Brown Sugar

Remember shelltop Adidas and banana clips? Remember Doug E. Fresh and Slick Rick? Remember falling in love with hip hop?

Even those who don’t remember probably saw a version of this movie before, only with basketballs, a better script, far less cheese and much, much better cinematography

Ultimately lethargic and shamelessly campy, the problems with “Brown Sugar” start right away.

The viewer is supposed to believe that Sidney (Sanaa Lathan) and Dre (Taye Diggs) fall in love with hip-hop (and each other) at the tender age of 10. In reality, small children would probably not have even noticed that there was a birth of a musical powerhouse going on. Sure, they may have liked the beats or admired the flow, but “Brown Sugar” tries to play hip hop like a pseudo-religion, when at 10, both Sidney and Dre were too young to have really understood the movement.

Another problem is the whole hip hop angle does nothing for this movie. In fact, it’s rather boring. It’s a gimmick, pushing the soundtrack sales and furthering the belief that black people simply can’t fall in love out of the blue. They have to fall in love over something – music, basketball, pregnancy, poetry and so on.

Never, since Chris Claremont’s laughable “X-Treme X-Men” run, has a point been bashed over the heads of the audience so blatantly.

“Brown Sugar” is no Shakespeare, but for those who rode the short yellow bus all the way to Florida A&M, Sidney loves hip hop. She breaks the world record for mentioning hip hop the most times in under two hours without breaking a sweat.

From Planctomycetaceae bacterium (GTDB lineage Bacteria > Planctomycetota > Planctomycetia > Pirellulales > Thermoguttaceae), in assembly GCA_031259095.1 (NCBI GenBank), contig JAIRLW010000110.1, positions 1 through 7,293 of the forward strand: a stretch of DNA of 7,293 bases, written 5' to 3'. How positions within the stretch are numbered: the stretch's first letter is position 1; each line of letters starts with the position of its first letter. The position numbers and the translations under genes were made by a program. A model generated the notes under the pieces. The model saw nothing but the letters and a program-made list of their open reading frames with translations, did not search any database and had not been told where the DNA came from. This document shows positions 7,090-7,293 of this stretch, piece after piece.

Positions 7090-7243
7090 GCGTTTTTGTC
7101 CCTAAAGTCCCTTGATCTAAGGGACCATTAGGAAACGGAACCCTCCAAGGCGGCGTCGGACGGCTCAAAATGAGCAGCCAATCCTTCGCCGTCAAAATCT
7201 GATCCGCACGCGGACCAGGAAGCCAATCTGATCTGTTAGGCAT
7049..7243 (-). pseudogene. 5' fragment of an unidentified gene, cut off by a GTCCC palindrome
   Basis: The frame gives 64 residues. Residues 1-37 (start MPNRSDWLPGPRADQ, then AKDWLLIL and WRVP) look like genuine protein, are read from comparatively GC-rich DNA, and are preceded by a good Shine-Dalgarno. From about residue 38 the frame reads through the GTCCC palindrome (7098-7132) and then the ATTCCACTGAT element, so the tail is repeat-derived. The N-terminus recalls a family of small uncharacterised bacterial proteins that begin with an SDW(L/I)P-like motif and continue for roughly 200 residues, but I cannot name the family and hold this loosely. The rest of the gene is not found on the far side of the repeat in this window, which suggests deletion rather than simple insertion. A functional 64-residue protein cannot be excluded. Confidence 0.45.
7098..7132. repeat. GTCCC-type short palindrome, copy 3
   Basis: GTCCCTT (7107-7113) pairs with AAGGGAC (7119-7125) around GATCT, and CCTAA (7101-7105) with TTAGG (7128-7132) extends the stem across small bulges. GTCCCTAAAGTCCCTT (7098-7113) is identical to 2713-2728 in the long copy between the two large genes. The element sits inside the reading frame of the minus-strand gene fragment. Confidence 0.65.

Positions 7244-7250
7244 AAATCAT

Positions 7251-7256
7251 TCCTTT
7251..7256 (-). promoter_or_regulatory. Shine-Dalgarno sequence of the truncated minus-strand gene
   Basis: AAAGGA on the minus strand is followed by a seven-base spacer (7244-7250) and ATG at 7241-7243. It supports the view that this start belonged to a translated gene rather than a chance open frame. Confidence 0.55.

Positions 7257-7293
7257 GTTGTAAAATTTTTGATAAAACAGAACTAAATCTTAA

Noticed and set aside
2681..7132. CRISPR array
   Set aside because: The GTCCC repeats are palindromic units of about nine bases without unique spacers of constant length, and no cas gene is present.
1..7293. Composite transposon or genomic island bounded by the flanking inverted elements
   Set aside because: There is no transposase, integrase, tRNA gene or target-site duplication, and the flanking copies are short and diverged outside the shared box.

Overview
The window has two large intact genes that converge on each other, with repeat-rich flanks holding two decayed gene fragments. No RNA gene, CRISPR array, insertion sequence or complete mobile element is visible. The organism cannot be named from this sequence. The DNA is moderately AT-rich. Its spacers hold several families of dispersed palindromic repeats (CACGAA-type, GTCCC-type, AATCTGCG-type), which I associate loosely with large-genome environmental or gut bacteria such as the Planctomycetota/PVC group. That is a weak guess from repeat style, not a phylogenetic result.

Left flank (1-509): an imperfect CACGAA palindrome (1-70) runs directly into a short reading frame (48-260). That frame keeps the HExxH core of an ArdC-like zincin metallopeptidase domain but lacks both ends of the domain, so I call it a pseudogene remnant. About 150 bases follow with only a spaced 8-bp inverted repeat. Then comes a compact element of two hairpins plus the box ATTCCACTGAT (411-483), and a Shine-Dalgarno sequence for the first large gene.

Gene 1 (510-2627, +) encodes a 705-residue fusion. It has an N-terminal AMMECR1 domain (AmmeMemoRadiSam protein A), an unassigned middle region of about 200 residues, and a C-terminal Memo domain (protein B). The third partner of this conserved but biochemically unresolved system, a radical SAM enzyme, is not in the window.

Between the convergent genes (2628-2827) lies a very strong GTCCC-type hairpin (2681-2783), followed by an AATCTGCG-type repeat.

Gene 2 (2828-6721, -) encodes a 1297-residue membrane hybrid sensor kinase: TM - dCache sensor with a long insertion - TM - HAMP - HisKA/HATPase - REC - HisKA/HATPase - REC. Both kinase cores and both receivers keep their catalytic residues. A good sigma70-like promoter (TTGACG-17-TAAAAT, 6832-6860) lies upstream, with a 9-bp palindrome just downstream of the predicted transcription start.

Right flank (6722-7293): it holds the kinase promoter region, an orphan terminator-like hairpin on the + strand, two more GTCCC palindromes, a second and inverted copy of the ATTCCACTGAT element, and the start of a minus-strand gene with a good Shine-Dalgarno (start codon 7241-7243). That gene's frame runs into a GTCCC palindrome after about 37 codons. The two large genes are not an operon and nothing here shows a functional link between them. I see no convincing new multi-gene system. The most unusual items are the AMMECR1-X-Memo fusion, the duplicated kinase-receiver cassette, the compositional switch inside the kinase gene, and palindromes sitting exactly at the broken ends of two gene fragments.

Sidney also narrates the story, comparing love and life with – you guessed it – hip hop. Sound familiar? Sure it does – a Rattler by the name of Common did it years ago, only with a much shorter space, far more creativity and less repetition.

But just because “Brown Sugar” is uninspired and repetitive doesn’t necessarily make it bad. Sanaa Lathan is very charming and beautiful as Sidney. She gives a performance that makes it easy to see how a man could fall in love with her.

Sidney’s sex appeal comes from her beauty and intelligence, and that’s very refreshing. She never throws herself at Dre, never does anything to sabotage his outside relationships and remains a true friend throughout the entire movie.

Taye Diggs gives a forgettable yet decent portrayal as Dre. It’s good to see the portrayal of a black man who, for once, isn’t bitter, sex-starved or dumb as a brick.

However, Diggs fails to leave his mark as anything short of the chocolate eye candy and the chemistry between the leading actors simply doesn’t exist.

“Brown Sugar” earns high marks for its intelligent comedy. The jokes rarely fall flat or go over the edge. The portrayal of mainstream hip hop is absolutely scathing and right on the mark – by far, the best part of the movie. A cute little movie but nothing more, “Brown Sugar” makes for a great Saturday outing or an evening date.